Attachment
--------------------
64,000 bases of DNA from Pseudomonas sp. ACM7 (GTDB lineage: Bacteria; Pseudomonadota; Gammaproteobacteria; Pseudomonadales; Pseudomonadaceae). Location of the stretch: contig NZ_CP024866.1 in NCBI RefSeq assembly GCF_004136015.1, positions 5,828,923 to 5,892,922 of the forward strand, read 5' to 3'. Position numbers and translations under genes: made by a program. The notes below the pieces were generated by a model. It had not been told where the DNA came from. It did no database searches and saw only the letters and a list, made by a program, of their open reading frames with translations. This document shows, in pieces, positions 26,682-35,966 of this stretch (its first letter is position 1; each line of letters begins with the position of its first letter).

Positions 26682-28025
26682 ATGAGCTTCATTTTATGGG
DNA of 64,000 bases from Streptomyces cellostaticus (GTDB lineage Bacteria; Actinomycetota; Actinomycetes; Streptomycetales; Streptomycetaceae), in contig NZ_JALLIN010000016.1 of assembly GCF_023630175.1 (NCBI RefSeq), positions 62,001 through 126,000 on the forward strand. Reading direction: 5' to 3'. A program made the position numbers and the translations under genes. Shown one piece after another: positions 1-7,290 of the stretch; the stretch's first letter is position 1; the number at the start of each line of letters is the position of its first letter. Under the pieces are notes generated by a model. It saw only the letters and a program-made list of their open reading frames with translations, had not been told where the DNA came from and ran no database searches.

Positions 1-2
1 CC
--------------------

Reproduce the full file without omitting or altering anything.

64,000 bases of DNA from Pseudomonas sp. ACM7 (GTDB lineage: Bacteria; Pseudomonadota; Gammaproteobacteria; Pseudomonadales; Pseudomonadaceae). Location of the stretch: contig NZ_CP024866.1 in NCBI RefSeq assembly GCF_004136015.1, positions 5,828,923 to 5,892,922 of the forward strand, read 5' to 3'. Position numbers and translations under genes: made by a program. The notes below the pieces were generated by a model. It had not been told where the DNA came from. It did no database searches and saw only the letters and a list, made by a program, of their open reading frames with translations. This document shows, in pieces, positions 26,682-35,966 of this stretch (its first letter is position 1; each line of letters begins with the position of its first letter).

Positions 26682-28025
26682 ATGAGCTTCATTTTATGGG
DNA of 64,000 bases from Streptomyces cellostaticus (GTDB lineage Bacteria; Actinomycetota; Actinomycetes; Streptomycetales; Streptomycetaceae), in contig NZ_JALLIN010000016.1 of assembly GCF_023630175.1 (NCBI RefSeq), positions 62,001 through 126,000 on the forward strand. Reading direction: 5' to 3'. A program made the position numbers and the translations under genes. Shown one piece after another: positions 1-7,290 of the stretch; the stretch's first letter is position 1; the number at the start of each line of letters is the position of its first letter. Under the pieces are notes generated by a model. It saw only the letters and a program-made list of their open reading frames with translations, had not been told where the DNA came from and ran no database searches.

Positions 1-2
1 CC